Opposition and Government Reach Five Agreements for Continued Dialogue

The MUD recognized for the first time the existence of an economic war against the government, among other key agreements. 

By Rachael Boothroyd-Rojas
Short URL

mosenor-celli.jpg

Archbishop Claudio María Celli announcing the agreements of the dialogue process from the Gran Melia Hotel in Caracas on Saturday. (Correo de lOrinoco)
Archbishop Claudio María Celli announcing the agreements of the dialogue process from the Gran Melia Hotel in Caracas on Saturday. (Correo de lOrinoco)

Caracas, November 14th 2016 (venezuelanalysis.com) - Venezuela’s government and the MUD opposition coalition have reached a five-point agreement plan to “normalise the constitutional relationship” between the two sides and pave the way for further negotiations.  

News of the accords was made public by Vatican mediator Archbishop Claudio María Celli on Saturday following a second round of dialogue between the two opposing sides earlier in the day.  

“The gestures that have been reached allow us to anticipate that the (dialogue) process is being strengthened and consolidated,” stated Celli. 

The treaty is the most extensive set of accords to have been reached since Vatican-mediated national dialogue began on October 30th in response to a political stalemate between the leftwing government and the opposition majority in Congress.

Five agreements  

In the economic arena, the government and opposition agreed to “work together to combat all forms of sabotage, boycott or attack against the Venezuelan economy” and to take short-term measures to guarantee the supply of food and medicines.

Both sides also agreed to design a series of policies to aid cooperation efforts between the public and private sectors to “monitor, tax and control” the acquisition and distribution of goods.

The public statement is the first time that the MUD has officially accepted the government’s assertions that it is the victim of an economic boycott. 

In another initiative aimed at alleviating political tensions, the government pledged to put pressure on the National Electoral Council (CNE) to resolve the ongoing suspension of three opposition legislators pending investigations into vote buying and other irregularities in the December 2015 legislative elections.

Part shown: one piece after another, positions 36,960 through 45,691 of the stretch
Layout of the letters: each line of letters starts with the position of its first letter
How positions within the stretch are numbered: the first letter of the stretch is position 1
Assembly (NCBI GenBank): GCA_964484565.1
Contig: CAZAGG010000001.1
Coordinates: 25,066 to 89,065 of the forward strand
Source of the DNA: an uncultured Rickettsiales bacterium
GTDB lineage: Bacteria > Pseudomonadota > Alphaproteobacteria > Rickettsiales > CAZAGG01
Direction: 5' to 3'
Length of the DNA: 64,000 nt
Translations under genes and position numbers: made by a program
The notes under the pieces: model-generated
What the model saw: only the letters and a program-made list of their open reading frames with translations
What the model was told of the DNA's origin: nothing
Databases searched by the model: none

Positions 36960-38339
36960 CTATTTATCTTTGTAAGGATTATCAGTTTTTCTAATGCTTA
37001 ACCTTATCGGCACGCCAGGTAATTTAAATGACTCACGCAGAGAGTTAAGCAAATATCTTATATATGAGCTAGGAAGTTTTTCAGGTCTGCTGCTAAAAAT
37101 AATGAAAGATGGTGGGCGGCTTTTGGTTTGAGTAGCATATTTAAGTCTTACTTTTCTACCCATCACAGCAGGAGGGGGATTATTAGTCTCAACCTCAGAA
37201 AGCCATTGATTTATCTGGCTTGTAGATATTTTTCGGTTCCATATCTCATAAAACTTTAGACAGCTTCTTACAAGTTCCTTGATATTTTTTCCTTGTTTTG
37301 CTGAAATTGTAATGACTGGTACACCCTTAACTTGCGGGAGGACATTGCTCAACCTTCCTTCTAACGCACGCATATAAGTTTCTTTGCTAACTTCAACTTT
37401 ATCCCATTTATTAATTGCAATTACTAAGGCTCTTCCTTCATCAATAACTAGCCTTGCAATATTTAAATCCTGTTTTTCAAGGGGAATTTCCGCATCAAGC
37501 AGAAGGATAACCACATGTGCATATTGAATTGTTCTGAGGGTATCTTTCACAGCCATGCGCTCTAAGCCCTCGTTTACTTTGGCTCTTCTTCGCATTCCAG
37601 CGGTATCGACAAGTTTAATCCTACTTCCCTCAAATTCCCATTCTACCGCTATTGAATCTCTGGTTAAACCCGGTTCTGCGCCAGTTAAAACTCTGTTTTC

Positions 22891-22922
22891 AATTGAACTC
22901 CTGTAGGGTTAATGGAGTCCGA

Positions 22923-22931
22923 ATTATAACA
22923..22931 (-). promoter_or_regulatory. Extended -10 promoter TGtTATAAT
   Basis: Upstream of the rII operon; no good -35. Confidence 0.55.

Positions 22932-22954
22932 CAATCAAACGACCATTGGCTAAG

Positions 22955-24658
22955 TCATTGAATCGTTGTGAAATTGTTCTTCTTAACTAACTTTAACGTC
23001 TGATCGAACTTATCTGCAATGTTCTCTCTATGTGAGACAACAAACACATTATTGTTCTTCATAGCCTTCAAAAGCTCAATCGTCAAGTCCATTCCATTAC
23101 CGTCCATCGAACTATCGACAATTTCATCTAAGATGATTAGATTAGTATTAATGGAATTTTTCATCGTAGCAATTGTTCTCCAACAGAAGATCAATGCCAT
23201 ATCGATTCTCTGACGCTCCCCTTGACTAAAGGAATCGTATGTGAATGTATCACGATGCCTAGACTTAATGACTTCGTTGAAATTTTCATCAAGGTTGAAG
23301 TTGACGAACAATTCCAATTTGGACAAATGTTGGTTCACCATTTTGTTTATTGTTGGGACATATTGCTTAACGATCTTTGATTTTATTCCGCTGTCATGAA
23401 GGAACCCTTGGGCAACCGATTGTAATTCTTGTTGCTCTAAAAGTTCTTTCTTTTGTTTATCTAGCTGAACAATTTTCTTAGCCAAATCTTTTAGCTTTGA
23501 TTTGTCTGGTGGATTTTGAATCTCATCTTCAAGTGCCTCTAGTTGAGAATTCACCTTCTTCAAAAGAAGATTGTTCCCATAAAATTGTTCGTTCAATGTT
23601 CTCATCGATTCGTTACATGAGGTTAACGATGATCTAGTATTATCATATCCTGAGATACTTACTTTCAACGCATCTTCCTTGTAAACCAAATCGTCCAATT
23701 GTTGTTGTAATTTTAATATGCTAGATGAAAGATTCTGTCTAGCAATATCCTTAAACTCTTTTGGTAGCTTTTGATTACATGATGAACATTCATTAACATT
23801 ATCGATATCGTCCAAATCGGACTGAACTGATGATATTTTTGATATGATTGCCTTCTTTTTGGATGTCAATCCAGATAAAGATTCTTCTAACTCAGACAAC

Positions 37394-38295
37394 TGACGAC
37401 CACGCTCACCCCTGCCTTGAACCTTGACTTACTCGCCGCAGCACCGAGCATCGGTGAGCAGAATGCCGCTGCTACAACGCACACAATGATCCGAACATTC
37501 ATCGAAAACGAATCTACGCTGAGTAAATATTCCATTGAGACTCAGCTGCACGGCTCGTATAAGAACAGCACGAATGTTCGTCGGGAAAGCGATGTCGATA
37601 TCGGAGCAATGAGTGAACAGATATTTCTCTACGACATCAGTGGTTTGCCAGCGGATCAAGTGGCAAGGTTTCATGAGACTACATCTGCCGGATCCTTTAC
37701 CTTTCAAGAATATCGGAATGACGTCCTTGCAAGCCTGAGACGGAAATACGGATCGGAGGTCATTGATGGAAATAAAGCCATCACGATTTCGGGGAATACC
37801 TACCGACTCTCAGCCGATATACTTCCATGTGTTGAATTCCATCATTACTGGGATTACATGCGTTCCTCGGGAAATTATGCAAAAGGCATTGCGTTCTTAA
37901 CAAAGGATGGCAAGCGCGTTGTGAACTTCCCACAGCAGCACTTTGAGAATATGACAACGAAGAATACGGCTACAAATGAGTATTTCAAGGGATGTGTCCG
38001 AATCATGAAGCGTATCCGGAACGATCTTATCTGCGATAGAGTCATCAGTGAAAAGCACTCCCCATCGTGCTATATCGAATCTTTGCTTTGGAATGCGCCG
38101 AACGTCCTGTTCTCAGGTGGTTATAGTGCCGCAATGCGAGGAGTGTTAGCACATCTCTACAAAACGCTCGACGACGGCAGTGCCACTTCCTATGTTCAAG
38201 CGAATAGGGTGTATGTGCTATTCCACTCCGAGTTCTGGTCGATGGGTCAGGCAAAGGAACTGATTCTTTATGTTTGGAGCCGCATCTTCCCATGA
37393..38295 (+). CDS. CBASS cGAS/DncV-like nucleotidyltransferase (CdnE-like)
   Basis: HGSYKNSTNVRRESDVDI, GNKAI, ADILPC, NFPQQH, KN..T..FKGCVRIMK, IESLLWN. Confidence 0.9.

The three lawmakers were catapulted to the centre of the unfolding political stand-off after they were sworn in illegally by Congress in August in violation of a Supreme Court order. The executive and judicial branches of government have argued that the act rendered any decisions subsequently approved by the National Assembly as void.  

In another agreement relating to the CNE, the government and opposition agreed to jointly nominate replacements for two of the electoral body’s deans whose terms will expire in December of this year.  

Both political factions also confirmed their “unanimous position in defence of the legitimate and inalienable rights of Venezuela over the Essequibo” in the country’s territorial dispute with neighbouring Guyana, and released an official joint-declaration entitled “Living Together in Peace”.

A Monitoring Commission led by former Spanish president and chief mediator in the talks, José Luis Rodríguez Zapatero, will also be set-up to ensure that the pledges are carried out. Meanwhile a state governor from each side, as well as different civil society groups, will be invited to future talks. 

Opposition divisions deepen  

The five point plan was signed by three out of the four principal parties in the MUD known as the “Group of Four” (G4), which includes the Justice First party, Democratic Action, a New Era, and the Popular Will party.  

Nonetheless, the Popular Will (VP) upheld its commitment to boycotting the dialogue with the government, in spite of the position adopted by the other G4 parties.

Following Saturday’s announcement, VP immediately released a statement rejecting the agreement and claiming that “only the streets and the defence of the Constitution by the National Assembly will generate the conditions to achieve real change in the short term”.  

The MUD has been traditionally divided over strategies to remove the government from power and has become increasingly fragmented over whether to participate in the recent dialogue.  

“The document released by Popular Will against dialogue is irresponsible because it says things which aren’t true,” hit back opposition mayor Carlos Oscariz for the Justice First party. 

Oscariz also accused the far-right party of using the presidential recall referendum that was paused by electoral authorities last month as an excuse to sabotage the talks.

“I won’t accept that those who didn’t even walk a block for the recall referendum, now claim to be its widows” he stated.  

Meanwhile a group of fifteen smaller parties in the MUD accused the G4 of having “appropriated” the direction of the coalition. 

“The G4 is making all the mistakes in the book,” said Haydée Deutsch of the Liberal Force party, who labelled the agreed five point plan as “a string of errors”. 

Deutsch also confirmed that the smaller parties had contacted the Vatican directly through several emissaries, including rightwing hardliner Maria Corina Machado, “so that they have a panorama of what the opposition means in Venezuela and what the MUD means”. 

The public infighting appears to have tarnished the coalition’s reputation with potential voters. A poll released by independent think tank Hinterlaces  in early November found that 66% of respondents agreed that the coalition is “very divided” while 77% thought that “new people were needed” to lead the opposition.  

Contributions as of 05/12/2022

$15,000
26.6% $3,990

The truth is subversive!
Support VA's independent, on-the-ground,
reporting from Venezuela!

Donate now